It is after midnight when the lighter returns to port. A small, dishevelled figure is huddled aft, surrounded by baskets of fish, their eyes gaping starwards. Nauseous, Matilda retches over the side as they approach the mooring. Where are her friends now? The boatman bundles her roughly ashore. ‘Go home,’ he mutters, half to himself, thrusting a few coins into her hand. Her skirt feels sticky. She touches it with the fingers of her other hand, then holds them up to the dingy light. Blood.

A woman steps from the shadows, but Matilda is too dazed to notice. Her knees buckle. She wants to lie down. Weep. Sleep.

‘Matilda!’ says a peremptory voice. An arm slips under her shoulders, across her back, supporting her. She leans against the cotton print smock that smells of laundry soap and they set off, slowly, heavily, for home.

Her mother gives her a little shake, rough but not threatening. ‘Wake up!’ she says. ‘Wake up, child, before it’s too late!’

There is no response from Matilda.

‘Is this how you want to live?’ Flora demands.

In the indigo dusk, Flora senses an almost imperceptible movement at her breast as her daughter weakly shakes her head.  


Death by Water

There is a dream I have which comes in many forms. Its common element is water, not in the guise of lifegiver but as marauding force, a tide that rises swiftly and inexorably, engulfing human artefacts and structures. I live in a city built along a water artery whose river sometimes floods, although floodwaters have never threatened me. However, the dream may be a subliminal effect of the river’s presence: its magnetic currents coursing past my house and travelling unimpeded through my sleep, relaying messages.

The morning after experiencing another version of this dream, I learn that a boy from the international college where I teach has drowned. He was thrown into the river late the previous evening, during a thunderstorm, by several classmates. All the boys are from Asian countries. They have been playing this dangerous game night after night for several weeks. None of them are confident swimmers, but this boy could not swim at all. The culprits, his former classmates, insist that he was laughing when they threw him in; that when he failed to surface, they dived in to search for him, but the current snatched him out of their hands. Police divers are searching for him. What is the psychological truth beneath the surface of these events?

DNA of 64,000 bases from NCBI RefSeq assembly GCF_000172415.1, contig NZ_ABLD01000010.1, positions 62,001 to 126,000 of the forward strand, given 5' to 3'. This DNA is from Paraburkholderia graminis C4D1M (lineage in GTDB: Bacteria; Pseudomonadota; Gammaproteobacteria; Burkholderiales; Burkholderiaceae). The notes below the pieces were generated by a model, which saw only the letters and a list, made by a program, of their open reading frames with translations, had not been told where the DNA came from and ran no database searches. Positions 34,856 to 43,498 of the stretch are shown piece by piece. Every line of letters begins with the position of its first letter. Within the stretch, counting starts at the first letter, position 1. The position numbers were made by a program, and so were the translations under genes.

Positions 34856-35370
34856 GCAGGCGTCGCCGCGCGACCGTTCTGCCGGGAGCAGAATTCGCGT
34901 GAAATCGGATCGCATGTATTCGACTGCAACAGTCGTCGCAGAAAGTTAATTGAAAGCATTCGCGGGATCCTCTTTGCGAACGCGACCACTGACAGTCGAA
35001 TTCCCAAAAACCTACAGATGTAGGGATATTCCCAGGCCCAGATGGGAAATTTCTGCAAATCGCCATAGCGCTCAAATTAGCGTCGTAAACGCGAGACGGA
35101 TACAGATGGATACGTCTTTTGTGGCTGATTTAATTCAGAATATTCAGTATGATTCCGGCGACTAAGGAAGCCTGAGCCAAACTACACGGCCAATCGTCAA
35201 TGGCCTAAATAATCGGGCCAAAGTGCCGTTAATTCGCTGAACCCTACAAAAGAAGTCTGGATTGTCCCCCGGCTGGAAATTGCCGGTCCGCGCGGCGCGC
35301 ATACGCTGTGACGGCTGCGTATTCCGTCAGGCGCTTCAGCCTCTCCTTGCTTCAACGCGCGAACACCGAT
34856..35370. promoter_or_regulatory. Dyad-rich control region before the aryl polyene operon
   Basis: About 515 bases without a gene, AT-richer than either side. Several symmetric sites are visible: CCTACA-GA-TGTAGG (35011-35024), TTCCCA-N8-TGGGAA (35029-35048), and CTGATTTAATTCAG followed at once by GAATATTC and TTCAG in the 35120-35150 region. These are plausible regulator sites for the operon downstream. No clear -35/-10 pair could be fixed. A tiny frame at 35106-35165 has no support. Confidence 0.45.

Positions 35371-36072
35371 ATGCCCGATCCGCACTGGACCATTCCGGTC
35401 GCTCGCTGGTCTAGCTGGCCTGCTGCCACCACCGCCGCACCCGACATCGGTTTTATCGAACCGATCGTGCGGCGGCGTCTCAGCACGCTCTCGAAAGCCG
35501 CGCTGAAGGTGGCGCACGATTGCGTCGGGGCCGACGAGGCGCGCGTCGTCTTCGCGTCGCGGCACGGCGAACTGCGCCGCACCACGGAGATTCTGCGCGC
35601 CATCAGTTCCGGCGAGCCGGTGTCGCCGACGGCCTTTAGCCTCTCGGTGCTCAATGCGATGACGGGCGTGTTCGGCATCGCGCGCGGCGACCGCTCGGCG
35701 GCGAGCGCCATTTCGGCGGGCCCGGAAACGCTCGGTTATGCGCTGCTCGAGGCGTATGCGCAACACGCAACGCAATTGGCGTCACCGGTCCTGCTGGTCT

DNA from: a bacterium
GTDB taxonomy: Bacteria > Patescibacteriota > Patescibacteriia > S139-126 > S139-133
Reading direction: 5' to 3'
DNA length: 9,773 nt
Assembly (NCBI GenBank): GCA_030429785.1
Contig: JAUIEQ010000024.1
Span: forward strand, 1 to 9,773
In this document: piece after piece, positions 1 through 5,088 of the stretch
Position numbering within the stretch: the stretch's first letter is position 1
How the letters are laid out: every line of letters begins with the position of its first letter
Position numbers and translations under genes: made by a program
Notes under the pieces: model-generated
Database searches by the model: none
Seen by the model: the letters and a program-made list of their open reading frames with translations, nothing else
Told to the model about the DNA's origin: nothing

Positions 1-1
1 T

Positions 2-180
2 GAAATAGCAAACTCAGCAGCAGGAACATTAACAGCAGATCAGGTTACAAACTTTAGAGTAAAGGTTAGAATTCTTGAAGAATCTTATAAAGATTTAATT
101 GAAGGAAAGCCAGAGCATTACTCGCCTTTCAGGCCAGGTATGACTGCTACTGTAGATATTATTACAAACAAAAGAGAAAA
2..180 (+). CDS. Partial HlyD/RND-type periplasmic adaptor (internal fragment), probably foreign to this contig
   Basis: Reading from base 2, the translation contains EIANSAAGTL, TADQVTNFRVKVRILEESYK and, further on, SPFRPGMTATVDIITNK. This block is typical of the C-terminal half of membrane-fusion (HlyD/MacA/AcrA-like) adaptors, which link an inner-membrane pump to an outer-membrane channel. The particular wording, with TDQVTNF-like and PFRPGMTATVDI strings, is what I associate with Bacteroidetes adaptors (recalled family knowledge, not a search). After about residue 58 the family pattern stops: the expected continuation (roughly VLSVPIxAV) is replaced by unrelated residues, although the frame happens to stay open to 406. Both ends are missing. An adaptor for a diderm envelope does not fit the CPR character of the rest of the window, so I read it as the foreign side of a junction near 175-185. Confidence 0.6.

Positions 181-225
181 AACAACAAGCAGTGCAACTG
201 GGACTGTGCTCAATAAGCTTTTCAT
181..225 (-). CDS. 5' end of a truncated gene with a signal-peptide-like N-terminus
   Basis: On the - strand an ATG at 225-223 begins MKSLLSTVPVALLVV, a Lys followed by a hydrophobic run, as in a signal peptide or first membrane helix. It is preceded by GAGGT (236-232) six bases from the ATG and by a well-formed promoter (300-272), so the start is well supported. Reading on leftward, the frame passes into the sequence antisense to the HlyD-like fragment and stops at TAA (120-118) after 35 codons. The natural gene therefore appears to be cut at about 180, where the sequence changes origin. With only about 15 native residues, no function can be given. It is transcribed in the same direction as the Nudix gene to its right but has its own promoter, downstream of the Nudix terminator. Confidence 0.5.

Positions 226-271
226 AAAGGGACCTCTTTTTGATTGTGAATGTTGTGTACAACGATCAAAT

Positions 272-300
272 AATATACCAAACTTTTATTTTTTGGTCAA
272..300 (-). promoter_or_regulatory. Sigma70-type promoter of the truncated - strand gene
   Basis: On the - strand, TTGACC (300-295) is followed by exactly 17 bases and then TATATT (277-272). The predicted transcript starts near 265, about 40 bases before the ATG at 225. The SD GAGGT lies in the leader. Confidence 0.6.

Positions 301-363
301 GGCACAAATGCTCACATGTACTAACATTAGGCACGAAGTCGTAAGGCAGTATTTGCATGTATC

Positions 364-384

In the afternoon of the following day the drowned boy is found near the ferry pontoon. His shoelace was caught on a submerged shopping trolley, so there had been no hope of his floating free in time to save himself. His classmates will eventually stand trial for manslaughter. His parents will be childless from now on.

That night it rains again, and at the deserted, brightly illumined college a couple of figures shelter, silhouetted at the top of the steps in the lights from the foyer, waiting for the rain to ease before making their way home.

As I drive through the gentle, persistent rain I think of strangers all over the city, separated from one another by crystal chains of water droplets, and of the drowned boy, lying now in shrouds of dry, cold darkness, as his parents fly above the clouds from another land to reclaim their son.

I think of the people in high white hospital beds, lying in brightly-lit wards, lonely for their homes and their families, wistfully waiting for health to return, aware or unaware of the rain that brings some closer and separates others.

I think of the time I was thrown into a deep waterhole by classmates who derided my ineptitude at all games requiring physical prowess. I remember how they rolled on the bank, laughing uproariously as I surfaced gasping and choking, and sank, several times. (Did the drowned boy’s friends laugh when he panicked?) To that experience I owe my terror of water when out of my depth. Although I can swim, panic rises in me as soon as my feet can no longer touch bottom. The thought of the drowned boy’s ordeal fills me with personal, palpable horror.

I also remember Synge’s play, Riders to the Sea, the drowned Aran fishermen who seemed to live under the curse of some cruel pelagic law of sacrifice: the almost ritualistic nature of their deaths, and the lives of their mothers, sisters, children and wives stretched on the tenterhooks of perpetual mourning.

And as it rains from sombre skies for a third night, it is as if some metaphysical klepsydra of sorrow is being replenished, as part of a cycle of catharsis only dimly sensed, when we brush up against it in the darkness from time to time.